15. Bronze Dogon 03 Sep 2014 at 9:16 am

    “Apparently, it attempting to commercialize MON863 in Europe, some European countries raised questions about safety.”

    I’ve seen convenient shifts towards authoritarianism like this before. Whenever a government agrees with a woo, the woo often pounces on it and sets up an enthymeme that said government is infallible and incorruptible. Politicians, judges, and other government officials suddenly become god-men who know better than mere peasant scientists. This also makes cherrypicking convenient since one can often find governments on all sides of an issue.

    I’ve seen it with health scares where the fact that a country banned a chemical is substituted for evidence that the chemical is harmful at the typical exposure level. I’ve seen people use the US and Soviet parapsychology research as “evidence” that there must be something to psychic powers because no one would ever waste tax dollars on something unless it was promising. Same thing with the USAF researching teleportation.

    Rational people know that governments are prone to bad decisions that are often based on ideology, greed, vanity, and/or getting politicians reelected, rather than on what’s best for its citizens.

  16. Sylakon 03 Sep 2014 at 9:57 pm

    I thought Anti-gmo people loved BT? it is considered a natural pesticide, Am i wrong? Lot of pro-organic person think Bt is good, and organic farmer can use it.

    They are never happy. Funny how those activists don’t go help the farmer kill the bugs with their hands, or in Jeffrey Smith cases, scare them with yogic flying.

  17. jsterritton 04 Sep 2014 at 4:40 pm

    @Bronze Dog

    Mlema wrote: “Apparently, [in] attempting to commercialize MON863 in Europe, some European countries raised questions about safety.”

    Bronze Dog replied: “I’ve seen convenient shifts towards authoritarianism like this before. … Politicians, judges, and other government officials suddenly become god-men who know better than mere peasant scientists. This also makes cherrypicking convenient since one can often find governments on all sides of an issue.”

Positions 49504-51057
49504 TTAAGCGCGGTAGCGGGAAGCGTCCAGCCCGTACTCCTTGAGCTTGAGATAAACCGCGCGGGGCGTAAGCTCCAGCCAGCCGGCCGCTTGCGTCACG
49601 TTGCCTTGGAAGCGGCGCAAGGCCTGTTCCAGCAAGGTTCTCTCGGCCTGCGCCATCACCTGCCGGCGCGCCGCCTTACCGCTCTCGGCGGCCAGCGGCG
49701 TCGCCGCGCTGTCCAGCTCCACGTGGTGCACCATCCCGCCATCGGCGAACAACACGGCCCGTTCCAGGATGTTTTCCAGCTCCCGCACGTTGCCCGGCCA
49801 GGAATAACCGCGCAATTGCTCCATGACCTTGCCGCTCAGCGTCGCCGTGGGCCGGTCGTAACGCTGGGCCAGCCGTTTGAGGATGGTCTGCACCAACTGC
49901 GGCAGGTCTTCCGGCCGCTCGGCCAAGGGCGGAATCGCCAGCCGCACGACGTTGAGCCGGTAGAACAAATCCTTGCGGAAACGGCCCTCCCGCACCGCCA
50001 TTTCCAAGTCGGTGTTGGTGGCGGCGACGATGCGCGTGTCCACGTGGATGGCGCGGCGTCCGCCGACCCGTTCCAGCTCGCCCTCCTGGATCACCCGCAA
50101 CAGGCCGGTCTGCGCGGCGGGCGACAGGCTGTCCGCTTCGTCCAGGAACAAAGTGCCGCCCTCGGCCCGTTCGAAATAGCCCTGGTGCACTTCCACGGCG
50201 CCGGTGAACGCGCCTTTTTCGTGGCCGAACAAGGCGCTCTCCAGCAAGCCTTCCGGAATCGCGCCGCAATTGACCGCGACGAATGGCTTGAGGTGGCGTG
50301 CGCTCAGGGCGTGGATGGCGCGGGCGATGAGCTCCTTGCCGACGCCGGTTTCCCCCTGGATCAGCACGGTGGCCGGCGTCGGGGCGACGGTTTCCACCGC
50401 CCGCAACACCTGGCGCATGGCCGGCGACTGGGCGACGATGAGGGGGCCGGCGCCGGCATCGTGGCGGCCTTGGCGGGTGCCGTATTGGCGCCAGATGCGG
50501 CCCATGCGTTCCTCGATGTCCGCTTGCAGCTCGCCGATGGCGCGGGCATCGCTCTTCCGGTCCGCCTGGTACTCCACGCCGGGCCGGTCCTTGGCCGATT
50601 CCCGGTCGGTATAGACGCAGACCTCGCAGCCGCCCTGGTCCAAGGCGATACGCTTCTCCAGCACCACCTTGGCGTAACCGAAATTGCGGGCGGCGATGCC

This is an excellent point about fallacious reasoning. The “What They Do In Europe” fallacy is a fine example of lazy thinking caused by ideologically-informed motivated reasoning. I love Bronze Dog’s characterization of public servants suddenly transforming from incompetent dunderheads (if not criminal co-conspirators) to infallible fonts of wisdom and truth — exemplars of perfect thinking on the subject at hand, because that thinking corresponds exactly with the cherry-picking motivated reasoner’s. The absurdity ratchets up a notch when appeals to authority and from popularity come in the form of “What They Do In China” (or Zambia or Zimbabwe — as we’ve seen in these pages). The irony is palpable and almost blinding in its stupidity, yet cannot be seen by the true believer who believes they’ve just nailed a slam dunk.

    It reminds me how here in the US, legislators are elevated above all of science if they merely take the temperature of the room and make a bandwagon appeal to those who “science” has left in the dust (even the Romney campaign used quackery to court niche voters in VA — i.e., “chronic Lyme disease” conspiracy theorists). As I write this I am in Hawaii, where political careers are won and lost on who panders best to the anti-GMO (vocal) minority and pro-GMO (quieter) majority of farmers. You don’t want to piss off a Hollywood movie star-cum absentee boutique farmer with “science.” The rule of thumb here is zero-tolerance for any GMOs except past ones that get grandfathered in, current ones (same), and future ones for which exceptions will be made. Hear that? No GMOs! Except all GMOs! Eventually! That’s one catchy slogan…and some serious politicking.

  18. Bronze Dogon 05 Sep 2014 at 8:14 am